Shaken Theatre’s Wasteland Radio is a meandering experiment that occasionally reaches points of clarity in spite of itself.
The story itself is straightforward: After a supervolcano erupts and causes a chain reaction of environmental disasters, the human race is more or less wiped out save one man, who has found an abandoned radio station with an emergency generator and broadcasts from it constantly, hoping to reach out to other survivors.
The concept is simple and solid, but something is lost in the execution. Although the focus of the show is clearly supposed to be the broadcasts made by our nameless hero, often he turns to the audience in full “one-man show” mode, explaining seemingly pointless stories of life before the eruption. Although these stories do turn out to matter to the plot in the end, the total lack of tension until the climactic finale results in a show that feels listless and unfocused.
Sam Dietrich faces a heavy task playing a survivor who may or may not be the last man on earth. While he seems to have fully embraced this role, transitions between characters (there are several impressions of long-dead people from his life) aren’t as clean as they should be and there are moments where he dances that should probably be cut.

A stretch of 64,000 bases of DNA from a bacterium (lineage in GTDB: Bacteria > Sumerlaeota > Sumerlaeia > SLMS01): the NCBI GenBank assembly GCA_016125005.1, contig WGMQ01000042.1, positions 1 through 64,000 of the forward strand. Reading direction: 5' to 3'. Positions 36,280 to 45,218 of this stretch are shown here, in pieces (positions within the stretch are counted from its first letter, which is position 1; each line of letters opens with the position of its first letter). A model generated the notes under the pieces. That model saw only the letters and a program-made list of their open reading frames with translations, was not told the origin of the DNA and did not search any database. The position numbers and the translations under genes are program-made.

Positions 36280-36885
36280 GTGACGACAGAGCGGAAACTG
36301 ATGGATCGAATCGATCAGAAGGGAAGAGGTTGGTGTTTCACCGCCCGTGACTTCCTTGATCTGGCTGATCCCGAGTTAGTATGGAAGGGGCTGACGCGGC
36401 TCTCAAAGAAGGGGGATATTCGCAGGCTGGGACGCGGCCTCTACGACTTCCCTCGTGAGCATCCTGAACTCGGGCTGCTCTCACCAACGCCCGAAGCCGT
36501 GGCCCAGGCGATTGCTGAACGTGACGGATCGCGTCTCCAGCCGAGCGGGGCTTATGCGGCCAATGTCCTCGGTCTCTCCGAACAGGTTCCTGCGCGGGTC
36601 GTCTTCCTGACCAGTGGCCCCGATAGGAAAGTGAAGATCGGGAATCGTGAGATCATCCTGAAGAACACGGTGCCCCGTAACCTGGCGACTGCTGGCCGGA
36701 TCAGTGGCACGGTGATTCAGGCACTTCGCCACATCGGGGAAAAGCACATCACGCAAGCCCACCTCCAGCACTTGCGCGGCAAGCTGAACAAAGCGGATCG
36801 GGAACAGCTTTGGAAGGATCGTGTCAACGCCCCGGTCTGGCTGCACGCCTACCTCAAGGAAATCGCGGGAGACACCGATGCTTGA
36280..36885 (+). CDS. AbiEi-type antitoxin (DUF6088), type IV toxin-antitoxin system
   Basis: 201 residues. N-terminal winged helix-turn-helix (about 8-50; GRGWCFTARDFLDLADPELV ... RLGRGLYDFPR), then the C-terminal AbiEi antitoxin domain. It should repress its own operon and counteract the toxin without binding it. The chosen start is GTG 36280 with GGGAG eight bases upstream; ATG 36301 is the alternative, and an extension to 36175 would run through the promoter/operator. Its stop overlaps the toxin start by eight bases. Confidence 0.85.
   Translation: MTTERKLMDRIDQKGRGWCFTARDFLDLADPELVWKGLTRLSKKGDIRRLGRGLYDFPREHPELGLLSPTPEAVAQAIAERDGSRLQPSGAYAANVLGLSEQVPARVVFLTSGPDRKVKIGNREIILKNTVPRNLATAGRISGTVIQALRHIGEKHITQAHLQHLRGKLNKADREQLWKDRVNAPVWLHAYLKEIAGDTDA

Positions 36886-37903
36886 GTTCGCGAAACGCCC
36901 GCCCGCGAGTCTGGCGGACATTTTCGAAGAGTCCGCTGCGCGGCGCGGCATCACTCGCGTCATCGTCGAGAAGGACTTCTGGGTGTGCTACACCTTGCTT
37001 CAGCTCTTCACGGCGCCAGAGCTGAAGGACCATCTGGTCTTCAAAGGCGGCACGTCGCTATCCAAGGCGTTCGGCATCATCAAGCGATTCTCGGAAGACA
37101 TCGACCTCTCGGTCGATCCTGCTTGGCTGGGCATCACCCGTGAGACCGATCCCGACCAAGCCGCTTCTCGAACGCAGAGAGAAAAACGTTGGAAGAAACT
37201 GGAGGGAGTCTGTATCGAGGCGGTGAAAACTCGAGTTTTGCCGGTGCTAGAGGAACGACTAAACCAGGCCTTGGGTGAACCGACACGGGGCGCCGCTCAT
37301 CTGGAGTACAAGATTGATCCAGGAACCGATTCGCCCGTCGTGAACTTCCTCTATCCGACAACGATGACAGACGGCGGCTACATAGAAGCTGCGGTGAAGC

The most frustrating aspect of this show is that the questions that would usually accompany the scenario of “last man on earth” aren’t fully addressed. It’s clear enough that our hero hopes to find at least one other person still alive, but he himself has surprisingly few character traits. Does he go insane, desperately clinging to the fragments of civilization while blindly hoping for other survivors despite overwhelming evidence to the contrary? Not exactly, but he does talk to a picture he keeps on his desk. Admittedly the picture turns out to have some importance, but it introduces an extremely important theme – human nature, once law and order are removed – far too late in the show for it to have its full impact.
Overall, Wasteland Radio feels more like a workshop production than a fully ready Fringe show. Hopefully it may make an appearance at another festival in the next year or two, after the bugs have been tweaked.
A Shaken Theatre Production
Featuring: Sam Dietrich and Marc-Alexandre Hudson
Directed by: Jameelah Rahey
Concept by: Andrew Palangio
Written by: Sam Dietrich, Shawn Doherty, Andrew Palangio
Lights and Sound: Lewis Caunter
Set, Props, & Costumes: Emily Soussana
Technicians: Dillon Rogers, Carolyn Barnes
Upcoming Shows: (Venue #1: Arts Court Theatre)
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